Comment 29155

By g. (anonymous) | Posted February 27, 2009 at 00:33:41

frank,

i am sure you "feel" a difference, qualitatively, however, i'm not suggesting that replacing windows makes no difference to a home's energy usage. i am suggesting that, quantitatively, your heating bill would drop significantly more by addressing some more cost effective but less apparent ways of reducing heat loss in your building.

the thermal gains achieved by replacing windows, i.e. the R value of single vs. double pane windows is minimal.

single pane R value .85
double pane R value 1.5 - 2

marginal gain of 1 or 2 units of thermal resistance

compare this with adding any amount of insulation.

6 inches of fiberglass or mineral batt insulation r value 21
2 inches of extruded polystyrene r value 10

gain of 3-5 units of thermal resistance PER INCH of insulation added

this combined with the fact that the per square foot costs of replacing windows compared with adding insulation are higher by an order of anywhere up to 100 times as expensive while gaining a fraction of the thermal efficiency and it really doesn't make sense to make it a priority

of course what you "feel" is the draft blowing through the gaps in the seals around old windows which can be repaired quite effectively and relatively cheaply compared to replacement.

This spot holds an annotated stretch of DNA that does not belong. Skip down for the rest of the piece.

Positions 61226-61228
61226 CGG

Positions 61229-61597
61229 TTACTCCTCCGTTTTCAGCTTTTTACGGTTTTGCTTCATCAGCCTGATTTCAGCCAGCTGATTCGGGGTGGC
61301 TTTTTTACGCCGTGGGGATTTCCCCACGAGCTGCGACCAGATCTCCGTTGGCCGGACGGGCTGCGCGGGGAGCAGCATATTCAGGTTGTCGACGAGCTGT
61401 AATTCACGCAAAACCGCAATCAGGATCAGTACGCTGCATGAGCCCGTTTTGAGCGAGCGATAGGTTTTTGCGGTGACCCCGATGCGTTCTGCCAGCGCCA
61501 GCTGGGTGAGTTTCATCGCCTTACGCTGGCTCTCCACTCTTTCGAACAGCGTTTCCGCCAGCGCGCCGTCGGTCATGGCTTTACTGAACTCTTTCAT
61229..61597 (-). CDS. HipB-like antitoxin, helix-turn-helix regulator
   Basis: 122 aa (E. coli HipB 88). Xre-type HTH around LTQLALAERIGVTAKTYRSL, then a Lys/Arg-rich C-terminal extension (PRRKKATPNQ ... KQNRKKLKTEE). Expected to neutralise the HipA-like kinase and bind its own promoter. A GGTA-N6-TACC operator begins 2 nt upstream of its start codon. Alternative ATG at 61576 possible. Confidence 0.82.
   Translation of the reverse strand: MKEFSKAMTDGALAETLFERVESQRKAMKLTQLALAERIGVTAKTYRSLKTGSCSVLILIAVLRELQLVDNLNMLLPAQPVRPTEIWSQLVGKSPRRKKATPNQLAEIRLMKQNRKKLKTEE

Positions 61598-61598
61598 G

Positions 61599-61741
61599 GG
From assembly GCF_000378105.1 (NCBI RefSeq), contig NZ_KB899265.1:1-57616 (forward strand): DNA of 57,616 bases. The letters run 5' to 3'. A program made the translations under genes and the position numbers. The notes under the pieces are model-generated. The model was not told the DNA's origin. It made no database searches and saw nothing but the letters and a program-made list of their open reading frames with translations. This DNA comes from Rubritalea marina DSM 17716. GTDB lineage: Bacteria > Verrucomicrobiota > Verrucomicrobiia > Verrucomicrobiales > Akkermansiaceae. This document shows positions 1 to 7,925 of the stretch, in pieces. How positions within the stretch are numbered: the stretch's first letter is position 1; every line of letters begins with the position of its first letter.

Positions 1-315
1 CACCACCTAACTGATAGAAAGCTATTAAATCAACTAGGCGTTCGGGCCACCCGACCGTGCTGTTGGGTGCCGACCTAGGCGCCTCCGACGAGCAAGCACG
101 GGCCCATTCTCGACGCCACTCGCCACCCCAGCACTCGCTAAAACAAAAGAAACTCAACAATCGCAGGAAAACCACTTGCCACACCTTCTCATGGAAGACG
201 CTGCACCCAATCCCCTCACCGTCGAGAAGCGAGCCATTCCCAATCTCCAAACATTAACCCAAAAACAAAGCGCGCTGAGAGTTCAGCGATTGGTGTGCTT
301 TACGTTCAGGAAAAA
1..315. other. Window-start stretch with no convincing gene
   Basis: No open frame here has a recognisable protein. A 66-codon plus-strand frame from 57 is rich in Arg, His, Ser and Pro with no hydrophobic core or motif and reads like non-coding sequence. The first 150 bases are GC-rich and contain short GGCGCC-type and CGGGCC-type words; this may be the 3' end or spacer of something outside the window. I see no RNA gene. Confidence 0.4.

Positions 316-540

one is much better off investing in repairing the weather stripping in old windows and doors to seal them properly and investing the rest of the money in insulation. replacing windows should be a last resort especially if you have wood windows. vinyl windows have a very limited life span by design, vinyl breaks down quite rapidly in architectural terms, while wood windows can and do last for centuries with proper care. wood windows can be repaired quite effectively and the end result will be better than any vinyl or aluminum window in the long term.

making energy efficient homes of any age relies on several things, two of which are r value, or the amount of thermal resistance to heat loss through building materials and by air changes per hour, or how well sealed the house is from drafts.

natural resources canada puts out a publication called Whole House Retrofit Techniques which explains all this quite well along with practical advice about solutions to energy inefficient houses.

and just briefly, efficiency ratings on cars are a proven benchmark to the characteristics of a certain vehicles tested capabilities that allow a buyer to understand how different models will perform under similar situations. to state that there is no value to this is completely asinine and barely requires a response. same with energy star ratings. would you say the same thing about horsepower ratings? doesn't it matter how you drive the car and not how big the engine is in terms of how fast you go? so why bother with any specs on anything?

to summarize, i would have to say that actually frank, it is you who are mistaken, but thanks for the opportunity to expand on my point, always appreciated.

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